As per the MAC wiki:
"If the least significant bit of the most significant byte is set to a 1, the packet is meant to be sent only once but still reach several NICs. This is called multicast."
So those are Multicast MAC-Addresses depending on the protocol you are running (Like CDP,HSRP etc.)
Thanks for reply.
Could this be from the VOIP phones? thats the only thing we added to the network recently. But the question is how these strangely-formatted addresses got into DHCP table and get assigned IP addresses? Can I block these addresses?
I tried to lookup those MACs on google, but till now could not come up with anything.
Which vendor's IP phones/Call Control software are you guys using?
Mind telling my what IP is mapped to these MACs?
We are not sure if this is the linksys VOIP phone. We have all kinds of devices here that might be linked to the network - windows, MAC, iphone/Blackberry ...
example of the "show dhcpd binding" output
These are public IPs. The FW is directly connected to the Internet and has 18.104.22.168/24 on its inside interface.
Well if these IPs are on your network, why don't you give an OS fingerprinting tool like NMAP a try? Or perhaps run a 'Full' Nessus scan on these IPs, that might help you reveal some information about them.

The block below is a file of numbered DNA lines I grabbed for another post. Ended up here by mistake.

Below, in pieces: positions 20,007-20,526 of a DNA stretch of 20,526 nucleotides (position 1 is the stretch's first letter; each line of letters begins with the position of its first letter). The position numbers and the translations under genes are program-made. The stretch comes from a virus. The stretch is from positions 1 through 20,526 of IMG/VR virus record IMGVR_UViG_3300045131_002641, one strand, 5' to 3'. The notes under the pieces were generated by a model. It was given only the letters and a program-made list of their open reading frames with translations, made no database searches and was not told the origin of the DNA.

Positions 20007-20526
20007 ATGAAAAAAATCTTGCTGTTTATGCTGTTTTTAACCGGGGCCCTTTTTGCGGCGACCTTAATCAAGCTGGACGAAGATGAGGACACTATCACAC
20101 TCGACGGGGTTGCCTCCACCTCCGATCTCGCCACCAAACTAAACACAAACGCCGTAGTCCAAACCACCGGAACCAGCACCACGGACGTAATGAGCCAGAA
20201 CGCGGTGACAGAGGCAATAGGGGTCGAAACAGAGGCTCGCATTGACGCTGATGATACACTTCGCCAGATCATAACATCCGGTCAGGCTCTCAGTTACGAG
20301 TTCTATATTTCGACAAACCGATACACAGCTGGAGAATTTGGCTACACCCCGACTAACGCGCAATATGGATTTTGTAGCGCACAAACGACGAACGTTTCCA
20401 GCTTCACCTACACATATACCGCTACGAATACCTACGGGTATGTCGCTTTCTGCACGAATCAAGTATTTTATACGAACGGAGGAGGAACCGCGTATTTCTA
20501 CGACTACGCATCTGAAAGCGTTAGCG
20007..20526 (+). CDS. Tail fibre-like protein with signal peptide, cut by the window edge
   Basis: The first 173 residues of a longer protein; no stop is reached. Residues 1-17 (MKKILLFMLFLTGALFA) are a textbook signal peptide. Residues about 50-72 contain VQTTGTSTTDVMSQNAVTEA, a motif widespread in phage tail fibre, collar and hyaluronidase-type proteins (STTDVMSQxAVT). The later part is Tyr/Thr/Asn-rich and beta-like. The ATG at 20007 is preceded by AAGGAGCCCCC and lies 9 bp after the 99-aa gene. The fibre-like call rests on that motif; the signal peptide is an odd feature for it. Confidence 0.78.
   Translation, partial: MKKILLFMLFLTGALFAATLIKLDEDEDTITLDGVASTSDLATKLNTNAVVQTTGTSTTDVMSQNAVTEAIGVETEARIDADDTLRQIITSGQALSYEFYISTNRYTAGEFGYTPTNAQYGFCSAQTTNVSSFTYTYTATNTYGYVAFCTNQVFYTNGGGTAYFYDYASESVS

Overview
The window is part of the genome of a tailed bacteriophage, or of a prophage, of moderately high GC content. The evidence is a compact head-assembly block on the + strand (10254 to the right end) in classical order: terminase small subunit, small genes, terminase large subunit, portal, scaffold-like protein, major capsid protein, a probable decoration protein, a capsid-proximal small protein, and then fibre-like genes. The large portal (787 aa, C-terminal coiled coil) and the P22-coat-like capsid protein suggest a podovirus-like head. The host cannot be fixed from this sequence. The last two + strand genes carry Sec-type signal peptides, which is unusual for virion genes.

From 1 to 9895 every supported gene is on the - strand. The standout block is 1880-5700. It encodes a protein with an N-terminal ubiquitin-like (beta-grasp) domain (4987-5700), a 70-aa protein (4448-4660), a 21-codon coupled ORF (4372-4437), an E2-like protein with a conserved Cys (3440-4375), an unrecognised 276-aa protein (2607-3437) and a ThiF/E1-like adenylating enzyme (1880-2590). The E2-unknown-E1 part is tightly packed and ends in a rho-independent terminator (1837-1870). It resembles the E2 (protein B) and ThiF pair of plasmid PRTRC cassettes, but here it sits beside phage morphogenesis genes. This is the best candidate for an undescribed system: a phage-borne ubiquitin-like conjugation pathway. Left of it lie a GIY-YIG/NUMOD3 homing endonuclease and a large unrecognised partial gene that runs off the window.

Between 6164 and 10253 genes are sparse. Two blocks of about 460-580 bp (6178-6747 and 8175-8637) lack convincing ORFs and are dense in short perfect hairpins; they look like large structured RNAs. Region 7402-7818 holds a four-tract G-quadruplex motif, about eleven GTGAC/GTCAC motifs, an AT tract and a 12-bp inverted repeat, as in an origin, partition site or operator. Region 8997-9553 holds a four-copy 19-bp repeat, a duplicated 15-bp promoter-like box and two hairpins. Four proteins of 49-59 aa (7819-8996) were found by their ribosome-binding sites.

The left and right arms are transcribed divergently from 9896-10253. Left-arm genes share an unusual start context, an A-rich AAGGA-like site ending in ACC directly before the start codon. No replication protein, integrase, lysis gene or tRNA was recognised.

Since you know the IPs, it should not be hard to track them down.
If you have CiscoWorks Campus Manager, you can use the User Tracking option to search for these IP/MACs.
unfortunately I dont have any tools like CiscoWorks Campus Manager here. What makes it worse is that these IPs might be some wireless devices. Strangely I dont even get any response by pinging these IPs.
Is your wireless setup secure? Or is it SSID broadcast with no security?
So some sort of device is associating with your AP using these Multicast MACs (very strange tough). Can you confirm if these IP addresses are from the Wireless AP Address Pool?
The APs are protected with SSIDs.
I am still not sure if these IPs are from the wireless because I cant take down all of them for testing while people are connected. They come and go with no pattern to follow. But it seems this happens more during day time.